"Well," - Cornelius at last broke the silence, - "well, Rosa, everything changes in the realm of nature; the flowers of spring are succeeded by other flowers; and the bees, which so tenderly caressed the violets and the wall-flowers, will flutter with just as much love about the honey-suckles, the rose, the jessamine, and the carnation."
"What does all this mean?" asked Rosa.
"You have abandoned me, Miss Rosa, to seek your pleasure elsewhere. You have done well, and I will not complain. What claim have I to your fidelity?"
"My fidelity!" Rosa exclaimed, with her eyes full of tears, and without caring any longer to hide from Cornelius this dew of pearls dropping on her cheeks, "my fidelity! have I not been faithful to you?"
"Do you call it faithful to desert me, and to leave me here to die?"
"But, Mynheer Cornelius," said Rosa, "am I not doing everything for you that could give you pleasure? have I not devoted myself to your tulip?"
"You are bitter, Rosa, you reproach me with the only unalloyed pleasure which I have had in this world."
"I reproach you with nothing, Mynheer Cornelius, except, perhaps, with the intense grief which I felt when people came to tell me at the Buytenhof that you were about to be put to death."
"You are displeased, Rosa, my sweet girl, with my loving flowers."
"I am not displeased with your loving them, Mynheer Cornelius, only it makes me sad to think that you love them better than you do me."
"Oh, my dear, dear Rosa! look how my hands tremble; look at my pale cheek, hear how my heart beats. It is for you, my love, not for the black tulip. Destroy the bulb, destroy the germ of that flower, extinguish the gentle light of that innocent and delightful dream, to which I have accustomed myself; but love me, Rosa, love me; for I feel deeply that I love but you."
"Yes, after the black tulip," sighed Rosa, who at last no longer coyly withdrew her warm hands from the grating, as Cornelius most affectionately kissed them.
"Above and before everything in this world, Rosa."
"May I believe you?"
"As you believe in your own existence."
"Well, then, be it so; but loving me does not bind you too much."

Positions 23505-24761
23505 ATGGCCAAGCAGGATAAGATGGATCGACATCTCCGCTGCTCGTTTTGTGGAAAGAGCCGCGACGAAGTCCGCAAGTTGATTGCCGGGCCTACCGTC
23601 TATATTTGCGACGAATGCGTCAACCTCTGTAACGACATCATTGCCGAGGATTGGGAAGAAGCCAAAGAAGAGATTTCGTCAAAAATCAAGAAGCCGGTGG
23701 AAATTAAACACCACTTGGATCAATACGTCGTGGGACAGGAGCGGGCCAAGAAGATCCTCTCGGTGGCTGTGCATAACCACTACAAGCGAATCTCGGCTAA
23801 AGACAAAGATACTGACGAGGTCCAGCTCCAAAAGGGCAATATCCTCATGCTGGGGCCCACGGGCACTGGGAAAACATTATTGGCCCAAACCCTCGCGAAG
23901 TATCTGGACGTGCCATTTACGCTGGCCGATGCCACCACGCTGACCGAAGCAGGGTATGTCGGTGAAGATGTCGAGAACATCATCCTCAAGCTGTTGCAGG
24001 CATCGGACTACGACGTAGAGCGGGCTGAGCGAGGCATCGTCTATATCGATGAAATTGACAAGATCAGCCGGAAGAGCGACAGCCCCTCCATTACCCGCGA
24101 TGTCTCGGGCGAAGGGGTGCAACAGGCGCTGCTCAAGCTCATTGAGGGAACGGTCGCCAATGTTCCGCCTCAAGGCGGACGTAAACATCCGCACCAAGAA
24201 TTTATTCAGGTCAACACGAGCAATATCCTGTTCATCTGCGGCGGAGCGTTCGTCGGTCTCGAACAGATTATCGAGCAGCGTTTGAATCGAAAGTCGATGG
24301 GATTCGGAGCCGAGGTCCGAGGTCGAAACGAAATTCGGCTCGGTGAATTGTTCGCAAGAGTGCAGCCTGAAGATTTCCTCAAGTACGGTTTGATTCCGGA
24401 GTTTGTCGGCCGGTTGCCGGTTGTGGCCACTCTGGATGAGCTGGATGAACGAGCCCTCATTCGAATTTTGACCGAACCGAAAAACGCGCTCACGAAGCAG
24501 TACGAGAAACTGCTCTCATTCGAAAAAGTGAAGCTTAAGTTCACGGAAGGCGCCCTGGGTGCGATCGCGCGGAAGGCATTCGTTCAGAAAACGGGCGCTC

"Unfortunately, it does not bind me more than I am bound; but it binds you, Rosa, you."
"First of all, not to marry."
"That's your way," she said; "you are tyrants all of you. You worship a certain beauty, you think of nothing but her. Then you are condemned to death, and whilst walking to the scaffold, you devote to her your last sigh; and now you expect poor me to sacrifice to you all my dreams and my happiness."
"But who is the beauty you are talking of, Rosa?" said Cornelius, trying in vain to remember a woman to whom Rosa might possibly be alluding.
"The dark beauty with a slender waist, small feet, and a noble head; in short, I am speaking of your flower."
"That is an imaginary lady love, at all events; whereas, without counting that amorous Jacob, you by your own account are surrounded with all sorts of swains eager to make love to you. Do you remember Rosa, what you told me of the students, officers, and clerks of the Hague? Are there no clerks, officers, or students at Loewestein?"
"Indeed there are, and lots of them."
"Who write letters?"
"They do write."
"And now, as you know how to read - - "
Here Cornelius heaved a sigh at the thought, that, poor captive as he was, to him alone Rosa owed the faculty of reading the love-letters which she received.
"As to that," said Rosa, "I think that in reading the notes addressed to me, and passing the different swains in review who send them to me, I am only following your instructions."
"How so? My instructions?"
"Indeed, your instructions, sir," said Rosa, sighing in her turn; "have you forgotten the will written by your hand on the Bible of Cornelius de Witt? I have not forgotten it; for now, as I know how to read, I read it every day over and over again. In that will you bid me to love and marry a handsome young man of twenty-six or eight years. I am on the look-out for that young man, and as the whole of my day is taken up with your tulip, you must needs leave me the evenings to find him."
"But, Rosa, the will was made in the expectation of death, and, thanks to Heaven, I am still alive."
"Well, then, I shall not be after the handsome young man, and I shall come to see you."
"That's it, Rosa, come! come!"
"Under one condition."
"That the black tulip shall not be mentioned for the next three days."
"It shall never be mentioned any more, if you wish it, Rosa."
"No, no," the damsel said, laughing, "I will not ask for impossibilities."